The 2013 Northeast Regional Field Target Championship (NRFTC), hosted by Crosman Corporation, concluded with international teams from Venezuela and Canada competing alongside Team USA.
Over 100 competitors participated in the two-day airgun match, single day air pistol match and Quigley Bucket Challenge.
“What began as a helping hand to a local field target club has grown into the largest regional competition sanctioned by the American Field Target Association,” said Mark DeBoard, Crosman shooting services manager. Crosman hosted the event on their Bloomfield, NY, campus July 12-14.
Crosman first hosted the event in 2010 when the original competition site became unavailable. The event has grown year after year, “but what’s most encouraging is that entire families are excited about participating together in the sport,” said DeBoard. “The 2013 NRFTC enjoyed more youth shooters than in past years, including 8-yearold Tyler Post and his brother, 12- year-old Brent.
Their father and grandfather joined as well.
Team USA was the big draw as they prepared for the World Field Target Federation Championship in Germany in August. Nine members of the 15-member team were on hand; including past NRFTC champions Hector Medina of New Canaan, CT, Greg Sauve of Green Bay, WI and Harold Rushton from Chapel Hill, TN.
They were joined by five shooters of Team Venezuela and when a few Canadian participants formed Team Canada, the international side match was on. Scores were based on the team aggregate and after Day 1 it was Team USA (41.33) leading Team Canada (38.83), and Team Venezuela (36.80).
Anchored by Rushton, Sauve and Ray Apelles of Somers, NY, Team USA took the weekend with an aggregate score of 88.66. Canada finished with 78.66 and Venezuela posted a 72.60.
Medina won his first NRFTC WFTF Piston title in 2011 and successfully defended it the following year. After Day 1 he was in a dead heat with fellow Team USA member Keith Knoblauch of Leonardtown, MD, and just three points ahead of Art Deuel from Williamsport, PA. “Lanes 16-30 are deceptively difficult,” commented DeBoard. “Situated along the front lawn of the campus, depth perception on the hillside and especially the wind, …it can get pretty squirrelly over there.” Sunday was a broiler in terms of both the heat index and the competitive pressure cooker. Medina shot a 47 to finish with a score of 86, six shots better than Knoblauch.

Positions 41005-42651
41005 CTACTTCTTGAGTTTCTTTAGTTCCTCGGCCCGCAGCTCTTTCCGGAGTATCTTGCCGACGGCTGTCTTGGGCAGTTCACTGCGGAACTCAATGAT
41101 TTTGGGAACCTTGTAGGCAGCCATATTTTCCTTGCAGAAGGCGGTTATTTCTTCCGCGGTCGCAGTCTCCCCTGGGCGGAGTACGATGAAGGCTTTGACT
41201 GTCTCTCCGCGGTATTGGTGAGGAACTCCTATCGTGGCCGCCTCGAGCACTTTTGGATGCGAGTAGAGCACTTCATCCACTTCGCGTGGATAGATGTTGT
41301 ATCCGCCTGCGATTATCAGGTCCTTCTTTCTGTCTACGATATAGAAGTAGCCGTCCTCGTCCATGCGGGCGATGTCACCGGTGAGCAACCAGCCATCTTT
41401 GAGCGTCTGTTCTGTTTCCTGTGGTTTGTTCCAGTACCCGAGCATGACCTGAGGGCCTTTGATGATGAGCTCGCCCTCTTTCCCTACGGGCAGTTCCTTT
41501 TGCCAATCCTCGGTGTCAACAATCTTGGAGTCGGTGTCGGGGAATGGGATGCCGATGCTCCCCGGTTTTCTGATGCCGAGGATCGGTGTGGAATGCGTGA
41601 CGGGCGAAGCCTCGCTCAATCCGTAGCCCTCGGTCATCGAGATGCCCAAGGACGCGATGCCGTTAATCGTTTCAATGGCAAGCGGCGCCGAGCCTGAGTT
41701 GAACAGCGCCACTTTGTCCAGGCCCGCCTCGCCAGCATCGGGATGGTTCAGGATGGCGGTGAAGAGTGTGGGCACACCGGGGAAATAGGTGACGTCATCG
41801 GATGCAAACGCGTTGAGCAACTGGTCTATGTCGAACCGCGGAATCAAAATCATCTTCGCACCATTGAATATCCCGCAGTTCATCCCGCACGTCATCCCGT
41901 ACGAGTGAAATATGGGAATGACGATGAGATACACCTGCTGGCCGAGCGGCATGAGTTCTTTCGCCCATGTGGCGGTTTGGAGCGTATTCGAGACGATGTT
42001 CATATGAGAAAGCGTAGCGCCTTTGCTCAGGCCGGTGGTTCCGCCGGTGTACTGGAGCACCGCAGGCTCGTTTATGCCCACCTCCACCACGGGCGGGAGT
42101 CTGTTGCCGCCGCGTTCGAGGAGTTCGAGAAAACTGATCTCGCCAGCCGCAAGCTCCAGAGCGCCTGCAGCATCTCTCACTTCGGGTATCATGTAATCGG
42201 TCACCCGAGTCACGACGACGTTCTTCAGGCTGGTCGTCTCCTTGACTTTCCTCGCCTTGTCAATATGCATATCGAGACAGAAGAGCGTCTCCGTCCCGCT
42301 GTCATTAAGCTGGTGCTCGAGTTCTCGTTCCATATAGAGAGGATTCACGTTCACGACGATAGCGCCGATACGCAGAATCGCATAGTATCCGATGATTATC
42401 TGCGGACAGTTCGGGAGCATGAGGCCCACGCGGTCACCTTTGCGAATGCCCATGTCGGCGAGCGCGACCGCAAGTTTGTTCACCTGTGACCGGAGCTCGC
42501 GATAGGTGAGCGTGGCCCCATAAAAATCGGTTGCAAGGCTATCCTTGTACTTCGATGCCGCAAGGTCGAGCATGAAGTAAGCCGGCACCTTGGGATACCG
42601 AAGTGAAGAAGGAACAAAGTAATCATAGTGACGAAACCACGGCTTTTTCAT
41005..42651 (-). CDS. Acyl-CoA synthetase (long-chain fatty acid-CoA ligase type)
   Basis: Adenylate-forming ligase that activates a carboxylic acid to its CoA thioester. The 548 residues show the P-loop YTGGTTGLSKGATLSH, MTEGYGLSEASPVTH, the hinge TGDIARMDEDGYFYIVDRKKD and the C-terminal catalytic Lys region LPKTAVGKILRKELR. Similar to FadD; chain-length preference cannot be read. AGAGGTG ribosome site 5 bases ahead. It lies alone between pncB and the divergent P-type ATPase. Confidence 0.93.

Rushton drove 14 hours from Alabama to make this year’s Northeast Regional. “Crosman does a great job of organization and set-up. The top shooters are at this competition, and to have Team Venezuela here gives it a world-class atmosphere which is good preparation for the Worlds next month,” said Rushton. He led by just one point after the difficult front side of Lanes 16-30, ahead of Dan Brown of Chagnon Lake, AK who scored a 53. A third of the class finished with over 100 successful shots.
Field target’s Hunter class is the fastest growing segment of the sport.
According to DeBoard, “The class rules allow a shooter to closely replicate an actual hunting setup, from gun to seating, to the use of bipods. It is a comfortable entry to the sport.” John Tyler from Yardley, PA, posted a 52 to take a one point lead over Chris Helm of Ewing, NJ, and a logjam of shooters. But it was Bill Day of Hollis Center, ME, who rose to the occasion on Sunday to surge forward and finish in a tie with Jerry LaRocca of Liverpool, NY. Day won in a shootoff. Greg Shirhall of Richford, NY, finished tied for third with Helm and won the shootoff by default after Helm left the event early. Day also won in 2010 and placed third in 2012.
There was never any doubt in the Hunter Piston competition after Paul Manktelow of Walworth, NY, posted a score of 40 on Day 1. He added a 41 on Day 2 to finish well in front. Nicolas Gregoris from Binghamton, NY, had a handle on second place before his optic gave way. He finished fourth. Jeff Hanson from West Henrietta, NY, finished strong using a pre-production Benjamin UL77.
Tyler Patner of Mundelein, IL, posted the only 50+ score on Day 1 of the Open PCP competition and remained consistent on Day 2 to take the class. Dennis Eden of Port Colborne, Ontario, struggled on the open day but a 53 moved him from fourth to second by the end of the event.
A single point separated Tony Narracci of Massapequa, NY, and David Fontaine from Westbrook, CT, after Day 1 of the Open Piston class. A second 40+ outing and Narracci was able to pull away.
In the Pistol competition, of a possible score of 30, Craig Evans posted the top score for all pistol classes of 24. Dan Brown won the Hands-Supported class. Evans won Hunter, just a point ahead of Hunter (Rifle) winner Bill Day.
LaRocca won the Open class with a 19.
Always a favorite pre-event competition, the Quigley Bucket Challenge is a re-creation of the dramatic scene in the film “Quigley Down Under” starring Tom Selleck in which Selleck’s character must shoot a bucket at an estimated 700 yards.
Scaled for airguns, this equates to a 1.75 inch target placed at 55 yards.
Shooters must use a 6.5 ft. lb. rifle using only open/iron/non-magnified sights. The Quigley had 45 shooters try five shots apiece. Just eight hit the bucket and after two overtimes, Sauve was the only shooter to repeat the feat, besting Rushton, Gregoris, Dean Buczek of Canandaigua, NY, Day, Larry Bowne of Levittown, PA, Fontaine and Richard Basset from Feasterville, PA